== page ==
> has a 3 ghz Intel P4, but the mobo only has PCI and PCI integrated
    > video. I want better video for gaming. I'm thinking of buying my own
    > components, motherboard, power supply, etc. and taking as much from the
    > Dell as I can, such as my CPU, and 512MB 400mhz DDR memory, and DVD
    > writer and using them on the custom system. I have a budget of $600,
    > but I need suggestions on motherboard I would be able to move the CPU
    > to (and would need powersupply since only 250W in my Dell). I want
    > PCI-E graphics and SATA hard drive support.
    >
    > Alternatively, I found this system at Circuit City for $599: Compaq
    > SR1850NX with Athlon 64 3700+ with integrated ATI Radeon Xpress 200
    > with Shared video memory 256mb. It, of course, has all the nice
    > components already on it: 1 gb ram, dvd-writer, 250gb sata hard drive
    > (my Dell doesn't have SATA). I just read that shared memory is not
    > good at all.
    >
    > My goal is to be able to play the latest high-demanding games. Do you
    > think I should go through the trouble and build my own, or purchase the
    > Compaq? And by the way, buying the Compaq and dropping in a better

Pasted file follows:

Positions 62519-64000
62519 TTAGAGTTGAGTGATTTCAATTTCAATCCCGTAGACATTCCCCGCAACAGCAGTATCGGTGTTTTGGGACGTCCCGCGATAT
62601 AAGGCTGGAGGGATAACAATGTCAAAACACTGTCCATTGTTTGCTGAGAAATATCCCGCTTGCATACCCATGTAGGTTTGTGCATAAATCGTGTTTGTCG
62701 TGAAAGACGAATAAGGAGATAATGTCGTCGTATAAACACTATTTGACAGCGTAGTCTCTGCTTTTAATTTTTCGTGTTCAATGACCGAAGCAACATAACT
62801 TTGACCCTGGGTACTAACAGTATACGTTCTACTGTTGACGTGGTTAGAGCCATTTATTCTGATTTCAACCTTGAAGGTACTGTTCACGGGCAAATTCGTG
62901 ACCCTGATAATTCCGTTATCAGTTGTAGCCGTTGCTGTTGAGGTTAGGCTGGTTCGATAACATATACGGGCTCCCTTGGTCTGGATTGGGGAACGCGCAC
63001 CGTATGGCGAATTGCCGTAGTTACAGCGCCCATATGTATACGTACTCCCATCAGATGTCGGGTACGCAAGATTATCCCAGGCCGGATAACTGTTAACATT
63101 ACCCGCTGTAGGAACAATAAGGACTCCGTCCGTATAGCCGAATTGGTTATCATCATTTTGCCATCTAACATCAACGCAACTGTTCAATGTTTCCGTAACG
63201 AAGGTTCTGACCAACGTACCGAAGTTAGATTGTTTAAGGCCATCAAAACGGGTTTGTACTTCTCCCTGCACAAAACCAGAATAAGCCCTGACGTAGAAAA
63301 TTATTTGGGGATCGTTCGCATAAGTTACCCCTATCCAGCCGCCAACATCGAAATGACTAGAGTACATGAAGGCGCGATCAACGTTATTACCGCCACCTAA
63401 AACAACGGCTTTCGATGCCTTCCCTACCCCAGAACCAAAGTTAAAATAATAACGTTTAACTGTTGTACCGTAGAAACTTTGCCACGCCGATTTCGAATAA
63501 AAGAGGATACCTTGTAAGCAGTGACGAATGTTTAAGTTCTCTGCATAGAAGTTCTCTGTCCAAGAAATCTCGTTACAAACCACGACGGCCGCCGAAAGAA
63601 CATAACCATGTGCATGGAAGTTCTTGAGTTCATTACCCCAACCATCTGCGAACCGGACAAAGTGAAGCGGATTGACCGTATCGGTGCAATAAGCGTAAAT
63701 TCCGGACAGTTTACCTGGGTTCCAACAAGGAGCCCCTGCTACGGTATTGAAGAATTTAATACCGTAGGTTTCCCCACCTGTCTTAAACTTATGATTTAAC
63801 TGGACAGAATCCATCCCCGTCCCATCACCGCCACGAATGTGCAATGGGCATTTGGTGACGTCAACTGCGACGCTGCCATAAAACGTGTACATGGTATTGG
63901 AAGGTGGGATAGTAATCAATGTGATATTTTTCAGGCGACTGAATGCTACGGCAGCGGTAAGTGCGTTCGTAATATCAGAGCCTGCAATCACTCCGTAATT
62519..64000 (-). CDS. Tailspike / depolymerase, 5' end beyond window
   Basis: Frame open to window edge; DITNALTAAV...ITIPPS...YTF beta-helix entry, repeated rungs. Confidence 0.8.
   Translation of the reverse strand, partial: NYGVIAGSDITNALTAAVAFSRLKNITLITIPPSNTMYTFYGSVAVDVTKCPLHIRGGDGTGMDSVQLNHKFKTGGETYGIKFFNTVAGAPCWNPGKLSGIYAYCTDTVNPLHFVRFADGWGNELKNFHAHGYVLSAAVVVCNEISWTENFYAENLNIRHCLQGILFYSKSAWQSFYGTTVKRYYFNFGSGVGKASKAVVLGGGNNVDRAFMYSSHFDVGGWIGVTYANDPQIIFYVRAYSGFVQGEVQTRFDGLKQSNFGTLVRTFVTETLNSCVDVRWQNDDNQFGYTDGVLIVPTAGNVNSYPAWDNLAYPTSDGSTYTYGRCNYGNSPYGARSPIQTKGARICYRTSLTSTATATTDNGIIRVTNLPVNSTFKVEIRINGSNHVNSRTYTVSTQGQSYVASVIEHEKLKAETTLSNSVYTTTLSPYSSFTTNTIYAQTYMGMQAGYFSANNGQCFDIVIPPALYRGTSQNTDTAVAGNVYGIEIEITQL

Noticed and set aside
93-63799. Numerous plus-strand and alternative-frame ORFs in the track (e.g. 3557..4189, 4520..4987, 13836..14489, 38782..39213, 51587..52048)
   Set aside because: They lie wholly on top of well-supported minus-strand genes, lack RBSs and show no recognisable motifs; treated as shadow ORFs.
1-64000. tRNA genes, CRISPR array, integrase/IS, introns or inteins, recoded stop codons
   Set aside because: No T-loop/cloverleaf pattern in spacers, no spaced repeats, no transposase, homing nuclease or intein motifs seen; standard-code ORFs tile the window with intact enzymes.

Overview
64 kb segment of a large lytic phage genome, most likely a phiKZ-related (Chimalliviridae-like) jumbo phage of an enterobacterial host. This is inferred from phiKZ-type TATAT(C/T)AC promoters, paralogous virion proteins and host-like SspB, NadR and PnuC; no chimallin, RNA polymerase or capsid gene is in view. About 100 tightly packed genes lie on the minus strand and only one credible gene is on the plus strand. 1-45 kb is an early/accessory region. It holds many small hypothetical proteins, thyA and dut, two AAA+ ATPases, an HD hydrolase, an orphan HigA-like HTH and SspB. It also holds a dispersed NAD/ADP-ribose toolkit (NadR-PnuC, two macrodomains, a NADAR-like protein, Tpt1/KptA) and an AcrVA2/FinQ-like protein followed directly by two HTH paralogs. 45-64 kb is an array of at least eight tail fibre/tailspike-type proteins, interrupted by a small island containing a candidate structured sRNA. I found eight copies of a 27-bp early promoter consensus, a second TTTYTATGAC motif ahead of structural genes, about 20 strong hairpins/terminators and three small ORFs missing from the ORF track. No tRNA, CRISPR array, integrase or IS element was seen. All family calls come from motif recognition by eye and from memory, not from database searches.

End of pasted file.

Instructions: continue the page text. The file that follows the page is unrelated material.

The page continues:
> PCI-E video card sounds easy, but unfortuneately I have to stick to my
    > budget.
    >
    > Thanks!
    > -Terry


    What I would suggest. if your making a computer thats good for gaming, is to
    spend most of your money on a video card. your 3 ghz intel chip should be
    fine. I'd make sure you have at least 1GB of ram. I wouldn't go for the
    compaq that you saw because your just buying slightly better components as
    whats in your dell now and STILL have on board video (which instead of
    having it's own graphics CPU and dedicated ram, uses your own CPU and ram
    for video). you could get a pretty high end graphics card for a few hundred
    bucks (or even more, depending hwo crazy you want to get) or you could get
    an SLI motherboard (which allows the use of 2 graphics cards). I'm nto sure
    hwo crazy your looking to get into games, but if I was going that route,
    thats what I'd do,

    -Nick